RIO DE JANEIRO – Hot favorite Almaz Ayana suddenly slumped in the final stages, allowing Vivian Cheruiyot of Kenya to surge past and win the women’s 5,000 meters in an Olympic record on Friday night.
That gave Cheruiyot revenge for her second-place finish behind the Ethiopian in the 10,000 meters a week ago.
Cheruiyot timed her attack with less than two laps to go, suddenly closing a big gap Ayana had opened and speeding away for gold in 14 minutes, 26.17 seconds, just over 14 seconds better than the previous Olympic mark.
It was the 32-year-old Cheruiyot’s first Olympic gold after a silver and a bronze at the London Games and that silver in the 10,000 in Rio.
Fellow Kenyan Hellen Obiri also beat world champion Ayana to take the silver in a personal record 14:29.77.
Ayana, who broke the world record in winning the 10,000 on the opening day of track and field at the Rio Games, finished third in 14:33.59. All three medalists crossed inside the former Olympic record of 14:40.79 set by Romania’s Gabriela Szabo at the Sydney Olympics in 2000.
Not surprisingly, the five top finishers were all from Kenya or Ethiopia.
The 24-year-old Ayana, who was completely dominant in the 10,000, was expected to challenge Ethiopian compatriot Tirunesh Dibaba’s world record of 14:11.15 in the 5,000 final. Halfway through the race she had taken control after an early break by Japan’s Miyuki Uehara and opened a big gap on the chasing pack.
But, on a warm night in Rio, she suddenly tired and Cheruiyot breezed past, sinking Ayana’s bid for a 5,000-10,000 double at her first Olympics.
Nikki Hamblin, the runner whose act of sportsmanship alongside American Abbey D’Agostino in the 5,000 heats warmed hearts at the Olympics, finished last in the final in 16:14.24 — still a personal best for the New Zealand athlete.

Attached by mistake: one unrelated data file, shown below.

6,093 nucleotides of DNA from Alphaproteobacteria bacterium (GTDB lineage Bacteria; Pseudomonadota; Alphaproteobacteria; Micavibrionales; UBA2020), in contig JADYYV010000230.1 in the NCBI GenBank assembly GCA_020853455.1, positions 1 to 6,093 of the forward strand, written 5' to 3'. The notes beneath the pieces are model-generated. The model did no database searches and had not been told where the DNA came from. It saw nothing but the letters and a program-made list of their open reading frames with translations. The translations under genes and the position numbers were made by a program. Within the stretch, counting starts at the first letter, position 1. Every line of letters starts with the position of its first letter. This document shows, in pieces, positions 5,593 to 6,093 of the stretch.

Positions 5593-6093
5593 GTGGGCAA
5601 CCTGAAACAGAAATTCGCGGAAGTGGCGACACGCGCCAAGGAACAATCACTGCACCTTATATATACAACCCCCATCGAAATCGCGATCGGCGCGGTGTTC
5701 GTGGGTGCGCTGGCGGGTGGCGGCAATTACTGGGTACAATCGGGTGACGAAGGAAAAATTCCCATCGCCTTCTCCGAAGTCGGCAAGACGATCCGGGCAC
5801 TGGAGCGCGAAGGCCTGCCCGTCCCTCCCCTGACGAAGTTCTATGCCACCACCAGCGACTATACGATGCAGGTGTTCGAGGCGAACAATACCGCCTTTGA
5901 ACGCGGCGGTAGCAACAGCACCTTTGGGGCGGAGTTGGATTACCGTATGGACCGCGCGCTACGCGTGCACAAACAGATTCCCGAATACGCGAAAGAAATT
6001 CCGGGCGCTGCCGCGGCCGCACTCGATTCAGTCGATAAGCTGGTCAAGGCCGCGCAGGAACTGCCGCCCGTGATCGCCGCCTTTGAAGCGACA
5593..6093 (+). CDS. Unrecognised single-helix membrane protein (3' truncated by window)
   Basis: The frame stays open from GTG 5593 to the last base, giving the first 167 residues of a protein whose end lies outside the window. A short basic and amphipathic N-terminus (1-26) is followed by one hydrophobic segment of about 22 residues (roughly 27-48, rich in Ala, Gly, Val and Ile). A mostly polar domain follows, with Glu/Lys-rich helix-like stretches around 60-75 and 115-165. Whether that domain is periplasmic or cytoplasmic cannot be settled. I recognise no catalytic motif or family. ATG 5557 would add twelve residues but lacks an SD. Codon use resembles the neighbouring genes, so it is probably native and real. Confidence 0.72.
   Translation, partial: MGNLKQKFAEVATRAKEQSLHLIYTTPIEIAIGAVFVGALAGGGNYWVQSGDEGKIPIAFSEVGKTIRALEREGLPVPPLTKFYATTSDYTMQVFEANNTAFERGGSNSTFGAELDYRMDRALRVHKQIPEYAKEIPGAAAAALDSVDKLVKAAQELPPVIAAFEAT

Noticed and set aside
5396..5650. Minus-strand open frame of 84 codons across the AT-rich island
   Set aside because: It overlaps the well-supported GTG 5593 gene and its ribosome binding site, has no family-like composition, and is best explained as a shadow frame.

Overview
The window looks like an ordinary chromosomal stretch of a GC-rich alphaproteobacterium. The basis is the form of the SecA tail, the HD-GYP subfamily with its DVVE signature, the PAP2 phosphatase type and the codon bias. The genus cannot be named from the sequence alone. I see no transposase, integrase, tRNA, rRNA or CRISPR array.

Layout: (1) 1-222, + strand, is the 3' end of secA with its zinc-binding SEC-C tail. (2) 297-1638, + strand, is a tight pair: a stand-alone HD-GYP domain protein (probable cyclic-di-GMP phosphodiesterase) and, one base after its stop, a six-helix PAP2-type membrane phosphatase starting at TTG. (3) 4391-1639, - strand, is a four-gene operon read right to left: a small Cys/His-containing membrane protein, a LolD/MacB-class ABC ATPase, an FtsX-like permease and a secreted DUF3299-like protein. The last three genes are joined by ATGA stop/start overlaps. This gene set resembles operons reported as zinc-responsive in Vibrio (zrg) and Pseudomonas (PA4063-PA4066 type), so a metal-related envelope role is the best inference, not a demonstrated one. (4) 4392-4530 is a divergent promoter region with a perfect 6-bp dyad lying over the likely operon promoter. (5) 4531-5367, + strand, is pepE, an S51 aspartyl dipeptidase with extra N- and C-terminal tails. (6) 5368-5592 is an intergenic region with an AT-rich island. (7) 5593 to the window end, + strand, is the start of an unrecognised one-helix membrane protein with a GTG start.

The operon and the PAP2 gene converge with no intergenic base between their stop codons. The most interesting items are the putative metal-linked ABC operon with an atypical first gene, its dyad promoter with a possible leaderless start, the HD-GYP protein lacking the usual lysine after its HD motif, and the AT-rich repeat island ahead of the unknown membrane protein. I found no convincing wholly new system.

The U.S. women retained the 4×100-meter relay title and helped Allyson Felix win her record fifth Olympic gold medal.
A Jamaican team containing Elaine Thompson and Shelly-Ann Fraser-Pryce, took silver in 41.36. Britain claimed the bronze in a national record 41.77.
Felix ran the second leg for the Americans, the same section as 100- and 200-meter gold medalist Thompson, and passed to English Gardner, who ran a powerful curve to give her team the lead. Tori Bowie ran the anchor leg and held off Fraser-Pryce as the Americans only narrowly missed the world record.
The 30-year-old Felix entered the games as one of six women with four Olympic gold medals in track and field.
“It’s very special. It was great to join these women tonight. It’s just a very unique experience,” Felix said of her milestone.
“The adversity yesterday made us even more determined. We just kept fighting the whole way through,” she said, referring to the ‘crazy freak accident’ in the Thursday morning heats when the baton dropped to the ground as she handed over to Gardner.
The Americans appealed successfully, arguing that Felix had been impeded by a Brazilian runner, and went through at China’s expense after being allowed to race by themselves in a solo heat in the evening.
They sailed through in the final despite the disadvantage of racing in the tightest lane, No. 1, fueled by determination not to repeat Thursday’s mishap.
“It really made us focus and buckle down on executing the race,” Bartoletta said.
In other events, Dilshod Nazarov of Tajikistan won the hammer throw, beating veteran Ivan Tsikhan of Belarus for gold.
Nazarov threw 78.68 meters on his penultimate attempt on Friday, while 40-year-old Tsikhan had 77.79. Wojciech Nowicki of Poland took bronze with 77.73.
Greece’s Ekaterini Stefanidi won the women’s pole vault, clearing 4.85 meters to beat American Sandi Morris, who took silver.
Stefanidi, a 26-year-old who lives in the United States, shouted in ecstasy as she cleared the bar at 4.85 and celebrated before she even landed.
Morris, 24, also cleared 4.85 but took silver because of more failed attempts earlier in the competition.
New Zealand’s Eliza McCartney, 19, cleared 4.80 to tie her national record and take bronze.